Stock of the week: Occidental Petroleum

Summary:
- Occidental Petroleum gatecrashes Chevron-Anadarko merger
- Significant premium over share price offered
- Support from Total and Berkshire Hathaway secured
- Potential shareholders’ rebellion in case merger goes through
- Occidental (OXY.US) share price declined towards multi-year support zone on the merger news

While Anadarko Petroleum (APC.US) is neither one of the biggest, nor one of the most famous US oil companies, it is probably the most widely discussed one at the moment. This is because both Chevron (CVX.US) and Occidental Petroleum (OXY.US) want to merge with the company. The latter company seems to be closer to winning Anadarko’s backing. In this analysis we will take a look at the details of the deal, how terms have changed over the past month and what could Chevron’s further bidding mean for Occidental Petroleum.

Occidental gatecrashes Chevron-Anadarko merger

Chevron announced on 12 April 2019 that it has entered a merger agreement with Anadarko Petroleum. Under the agreement Chevron was to buy Anadarko for $33 billion in cash and stock - equivalent to $65 per Anadarko share. Under the negotiated break-up provision party that walks away from the deal would have to pay $1 billion fee to the counterpart. However, at the same time Chevron and Anadarko announced merger, rumours surfaced that Occidental Petroleum may submit its bid for Anadarko. This was confirmed few days later when Occidental announced a $76 per share offer financed with cash and stock in equal proportions. Given significant premium offered over Chevron’s bid Anadarko began to review the offer.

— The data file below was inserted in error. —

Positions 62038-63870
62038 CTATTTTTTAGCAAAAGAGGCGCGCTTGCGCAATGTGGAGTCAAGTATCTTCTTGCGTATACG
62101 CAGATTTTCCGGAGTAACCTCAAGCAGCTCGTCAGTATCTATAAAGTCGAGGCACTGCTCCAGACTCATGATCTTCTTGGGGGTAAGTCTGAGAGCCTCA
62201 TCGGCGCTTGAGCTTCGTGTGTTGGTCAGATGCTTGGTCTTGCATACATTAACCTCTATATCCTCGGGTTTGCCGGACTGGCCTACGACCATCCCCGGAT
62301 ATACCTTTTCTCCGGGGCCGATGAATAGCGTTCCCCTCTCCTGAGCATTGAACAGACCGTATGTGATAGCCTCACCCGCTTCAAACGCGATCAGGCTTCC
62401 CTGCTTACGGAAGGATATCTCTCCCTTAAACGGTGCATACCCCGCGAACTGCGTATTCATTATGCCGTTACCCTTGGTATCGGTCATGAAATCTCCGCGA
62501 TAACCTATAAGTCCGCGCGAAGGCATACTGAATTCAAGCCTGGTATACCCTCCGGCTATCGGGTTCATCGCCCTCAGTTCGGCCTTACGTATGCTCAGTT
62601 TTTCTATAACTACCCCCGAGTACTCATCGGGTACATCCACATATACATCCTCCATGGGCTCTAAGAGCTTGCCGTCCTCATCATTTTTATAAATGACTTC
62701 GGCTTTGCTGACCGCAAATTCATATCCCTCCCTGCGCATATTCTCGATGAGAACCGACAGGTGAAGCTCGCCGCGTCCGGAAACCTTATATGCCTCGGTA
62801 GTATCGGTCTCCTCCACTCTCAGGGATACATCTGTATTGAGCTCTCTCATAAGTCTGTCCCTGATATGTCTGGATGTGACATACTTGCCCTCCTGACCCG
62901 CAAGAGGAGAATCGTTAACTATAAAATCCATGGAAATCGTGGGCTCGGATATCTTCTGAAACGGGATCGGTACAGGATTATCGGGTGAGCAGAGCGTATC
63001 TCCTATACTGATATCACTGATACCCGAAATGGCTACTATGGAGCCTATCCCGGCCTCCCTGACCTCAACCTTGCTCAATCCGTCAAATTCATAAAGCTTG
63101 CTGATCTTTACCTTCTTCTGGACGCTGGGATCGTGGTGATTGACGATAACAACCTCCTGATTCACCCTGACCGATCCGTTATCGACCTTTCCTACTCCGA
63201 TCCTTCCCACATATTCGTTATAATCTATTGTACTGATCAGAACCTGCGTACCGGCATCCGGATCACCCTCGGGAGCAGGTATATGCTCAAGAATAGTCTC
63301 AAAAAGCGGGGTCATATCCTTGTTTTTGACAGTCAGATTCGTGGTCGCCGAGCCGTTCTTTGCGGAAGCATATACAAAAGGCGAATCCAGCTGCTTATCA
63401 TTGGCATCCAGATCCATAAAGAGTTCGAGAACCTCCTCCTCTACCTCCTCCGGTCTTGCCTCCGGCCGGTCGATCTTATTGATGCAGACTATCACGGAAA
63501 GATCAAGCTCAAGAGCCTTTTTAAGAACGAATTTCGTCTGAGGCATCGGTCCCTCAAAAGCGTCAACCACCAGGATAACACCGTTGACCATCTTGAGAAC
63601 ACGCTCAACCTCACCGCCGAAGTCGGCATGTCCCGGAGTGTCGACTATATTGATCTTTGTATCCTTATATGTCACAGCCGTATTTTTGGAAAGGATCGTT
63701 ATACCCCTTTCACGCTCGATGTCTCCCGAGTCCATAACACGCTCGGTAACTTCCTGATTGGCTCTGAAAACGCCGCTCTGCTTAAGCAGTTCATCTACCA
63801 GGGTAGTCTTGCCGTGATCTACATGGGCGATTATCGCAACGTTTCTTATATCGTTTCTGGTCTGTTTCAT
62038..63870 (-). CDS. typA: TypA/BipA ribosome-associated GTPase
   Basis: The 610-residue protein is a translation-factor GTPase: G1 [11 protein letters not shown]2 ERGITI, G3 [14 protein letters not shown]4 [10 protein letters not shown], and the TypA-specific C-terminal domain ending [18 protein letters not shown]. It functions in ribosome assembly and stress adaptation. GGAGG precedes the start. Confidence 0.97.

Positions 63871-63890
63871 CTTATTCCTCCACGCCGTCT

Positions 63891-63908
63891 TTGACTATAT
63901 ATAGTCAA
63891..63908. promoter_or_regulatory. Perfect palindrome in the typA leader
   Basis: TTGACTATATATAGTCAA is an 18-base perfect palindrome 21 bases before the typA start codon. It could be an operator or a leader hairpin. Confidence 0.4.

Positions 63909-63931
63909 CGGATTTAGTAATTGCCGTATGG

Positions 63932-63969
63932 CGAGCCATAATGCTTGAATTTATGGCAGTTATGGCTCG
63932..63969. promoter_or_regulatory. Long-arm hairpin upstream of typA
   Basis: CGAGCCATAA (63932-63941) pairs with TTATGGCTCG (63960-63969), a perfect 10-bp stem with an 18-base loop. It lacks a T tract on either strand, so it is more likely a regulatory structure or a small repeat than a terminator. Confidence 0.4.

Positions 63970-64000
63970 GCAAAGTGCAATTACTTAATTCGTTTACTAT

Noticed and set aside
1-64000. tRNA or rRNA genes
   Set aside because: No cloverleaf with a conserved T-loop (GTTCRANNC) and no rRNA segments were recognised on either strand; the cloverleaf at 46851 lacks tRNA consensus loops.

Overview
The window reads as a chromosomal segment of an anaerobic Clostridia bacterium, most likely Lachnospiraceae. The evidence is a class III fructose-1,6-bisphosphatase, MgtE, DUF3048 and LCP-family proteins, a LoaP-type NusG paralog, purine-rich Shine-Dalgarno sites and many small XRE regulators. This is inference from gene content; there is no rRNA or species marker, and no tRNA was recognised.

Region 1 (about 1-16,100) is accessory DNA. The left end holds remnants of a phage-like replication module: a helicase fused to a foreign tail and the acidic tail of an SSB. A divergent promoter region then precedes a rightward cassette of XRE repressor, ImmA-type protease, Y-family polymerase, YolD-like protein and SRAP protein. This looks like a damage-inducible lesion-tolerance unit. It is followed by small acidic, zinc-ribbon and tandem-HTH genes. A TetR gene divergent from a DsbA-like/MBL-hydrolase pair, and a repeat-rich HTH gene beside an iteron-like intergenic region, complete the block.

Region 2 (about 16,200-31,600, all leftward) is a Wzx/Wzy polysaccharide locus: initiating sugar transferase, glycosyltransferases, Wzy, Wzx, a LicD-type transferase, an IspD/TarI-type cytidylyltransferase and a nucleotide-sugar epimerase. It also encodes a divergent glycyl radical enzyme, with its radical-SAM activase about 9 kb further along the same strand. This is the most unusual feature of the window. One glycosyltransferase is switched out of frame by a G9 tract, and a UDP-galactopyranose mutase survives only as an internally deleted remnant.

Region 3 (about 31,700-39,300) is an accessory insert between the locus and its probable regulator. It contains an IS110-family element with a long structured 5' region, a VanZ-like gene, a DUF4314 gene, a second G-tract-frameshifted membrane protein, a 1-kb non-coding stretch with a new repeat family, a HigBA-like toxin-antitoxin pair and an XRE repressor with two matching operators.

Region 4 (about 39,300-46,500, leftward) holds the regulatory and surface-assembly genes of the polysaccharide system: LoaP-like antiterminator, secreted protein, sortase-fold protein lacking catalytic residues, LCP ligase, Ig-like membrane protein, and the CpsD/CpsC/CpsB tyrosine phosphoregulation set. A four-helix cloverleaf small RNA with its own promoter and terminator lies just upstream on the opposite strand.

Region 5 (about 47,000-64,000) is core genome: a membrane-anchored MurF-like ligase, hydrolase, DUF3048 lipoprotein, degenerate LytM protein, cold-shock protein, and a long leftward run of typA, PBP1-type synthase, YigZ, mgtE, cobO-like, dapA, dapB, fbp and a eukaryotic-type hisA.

Occidental Petroleum enjoyed an over 20% net margin for the major part of the past two decades. The company began to struggle in 2014 when oil prices dropped significantly. However, it should be noted that the bulk of the 2015 loss was caused by an asset write-down. Spare for this one off the company would show profit. Source: Bloomberg, XTB Research

Support from the French oil giant and Warren Buffett

Occidental Petroleum is a much smaller company than Chevron and has much smaller balance sheet. In turn, there was a concern that Occidental would have to significantly increase leverage in order to acquire Anadarko. However, Occidental began to act before Anadarko finished the review and secured backing from two strong allies - the French Total (FP.FR) and Warren Buffett’s Berkshire Hathaway (BRKA.US). Total agreed to buy Anadarko’s assets in Africa for $8.8 billion in case Occidental wins over Chevron while Berkshire committed to investing $10 billion in Occidental preferred shares under the same assumption. As Occidental’s share price dropped when the offer to merge with Anadarko was revealed, the company changed the terms of the offer from 50-50 cash and stock to 78% cash and 22% stock. The management reasoned decision saying that following share price drop, the offer may not have been appealing to Anadarko’s shareholders. Higher total price and significant cash component was enough to convince Anadarko’s Board to deem Occidental’s offer superior on Monday, 6 May. Chevron was given 4 days to respond with revised offer or give up the fight.

Occidental’s total revenue in 2018 was 40% higher than Anadarko’s. However, on the chart above we have compared only revenue relating to oil and gas operations (Occidental also operates chemical division). What one may find surprising is the fact that in this major oil industry merger it is the target that has bigger oil operations, not the acquirer. Source: Bloomberg, XTB Research

Occidental’s shareholders do not seem happy